Asafoetida is the oleo-gum resin obtained by incising the living rhizomes and roots of Ferula, a member of umbelliferous plant of Ferula family The Ferula in Latin means carrier or vehicle, ferula plants are not cultivated or grown they grow themselves as they are arid by air though called carriers or ferula. It grows up to 6 feet high it has large fleshy root covered with bristly fibers. Its stem grows up to 5 to 6 feet's numerous stem leaves with wide sheathing petioles pale greenish yellow flowers, oval fruit it has a milky juice and a strong foetid odour. It was found somewhere around 12th century, there are several species of Ferula yielding Asafoetida. one of them is Tibetian Asafoetida( Narthex Asafoetida ) another one is Scorodosma foetida found in sandy steps of caspian both appears very similar to actual Asafoetida but does not turns pink when oxidized to air and is less pugent then Asafoetida produced in native to the high plains of Iran and Afghanistan.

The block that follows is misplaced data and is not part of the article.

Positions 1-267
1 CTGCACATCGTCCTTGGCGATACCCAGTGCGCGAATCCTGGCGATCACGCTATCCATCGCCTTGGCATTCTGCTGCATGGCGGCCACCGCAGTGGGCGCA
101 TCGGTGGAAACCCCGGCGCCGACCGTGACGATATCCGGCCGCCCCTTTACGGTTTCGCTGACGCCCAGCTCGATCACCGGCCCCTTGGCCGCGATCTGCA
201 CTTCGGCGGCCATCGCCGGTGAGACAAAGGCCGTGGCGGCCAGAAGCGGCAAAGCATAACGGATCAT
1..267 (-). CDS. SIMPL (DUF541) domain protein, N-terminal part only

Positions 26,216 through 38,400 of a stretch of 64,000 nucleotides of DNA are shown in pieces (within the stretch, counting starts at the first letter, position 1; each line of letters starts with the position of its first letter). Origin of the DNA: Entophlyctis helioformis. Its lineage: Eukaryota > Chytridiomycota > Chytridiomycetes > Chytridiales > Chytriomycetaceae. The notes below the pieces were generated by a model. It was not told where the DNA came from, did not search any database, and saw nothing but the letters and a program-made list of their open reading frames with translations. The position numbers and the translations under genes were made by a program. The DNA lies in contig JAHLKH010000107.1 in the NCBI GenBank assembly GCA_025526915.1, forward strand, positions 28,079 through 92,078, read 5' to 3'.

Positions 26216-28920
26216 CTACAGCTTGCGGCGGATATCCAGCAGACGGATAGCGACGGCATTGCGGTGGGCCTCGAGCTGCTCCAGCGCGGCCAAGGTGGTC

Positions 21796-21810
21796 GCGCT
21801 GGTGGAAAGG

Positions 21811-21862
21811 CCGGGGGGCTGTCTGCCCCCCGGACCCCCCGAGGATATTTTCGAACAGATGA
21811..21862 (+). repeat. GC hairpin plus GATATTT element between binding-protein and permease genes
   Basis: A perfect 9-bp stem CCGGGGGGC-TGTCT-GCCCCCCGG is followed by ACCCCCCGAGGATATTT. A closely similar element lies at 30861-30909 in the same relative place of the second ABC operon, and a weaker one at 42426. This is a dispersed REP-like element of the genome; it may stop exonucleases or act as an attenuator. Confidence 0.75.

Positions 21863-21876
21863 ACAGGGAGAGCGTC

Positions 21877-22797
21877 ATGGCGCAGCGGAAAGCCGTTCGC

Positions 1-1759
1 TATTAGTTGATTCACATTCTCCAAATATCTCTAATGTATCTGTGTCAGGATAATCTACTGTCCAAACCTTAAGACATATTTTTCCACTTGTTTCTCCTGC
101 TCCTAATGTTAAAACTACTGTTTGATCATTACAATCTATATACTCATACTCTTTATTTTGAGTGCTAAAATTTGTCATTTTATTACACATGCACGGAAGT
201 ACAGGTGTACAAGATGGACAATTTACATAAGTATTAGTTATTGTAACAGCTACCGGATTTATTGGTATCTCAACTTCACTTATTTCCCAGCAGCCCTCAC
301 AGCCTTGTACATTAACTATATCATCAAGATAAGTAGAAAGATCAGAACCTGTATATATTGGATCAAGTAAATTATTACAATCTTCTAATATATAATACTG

The bulk of the Asafoetida comes from the official plant, which is indigenous to Afghanistan and grows from two to four thousand feet above sea level. These high plains are arid in winter but are thickly covered in summer with a luxuriant growth of these plants. June to August are the month from when the juice is collected from plants of about four years old. The oldest plants are most productive, anything less than four years is considered virtually worthless., the upper part of the carrot shaped roots of plants which have not flowered is laid bare and the stem is cut off close to the crown. After a few days the exudates is scraped off and a fresh slice of root is cut to gather more resin. Its chief constituent is of about 50 to 62 per cent of resin (means wax-containing plant oils), 25 per cent. of gum and 6 to 17 per cent Volatile oil (volatile oils are all scent unlike general oils that has no scent.) It also contains free ferulic acid, water, and small quantities of various impurities.
Asafetida has been a popular spice in Europe since the Roman times It is an important ingredient in Persia, and is popular with Brahmins in India who refuse to eat garlic. In Indian cuisine, it is normally not combined with garlic and onions and is seen as an alternative or substitute for them, it is nearly always used for vegetarian dishes. Usage differs a little bit for the powdered form and the pure resin. Which are refered in different chapters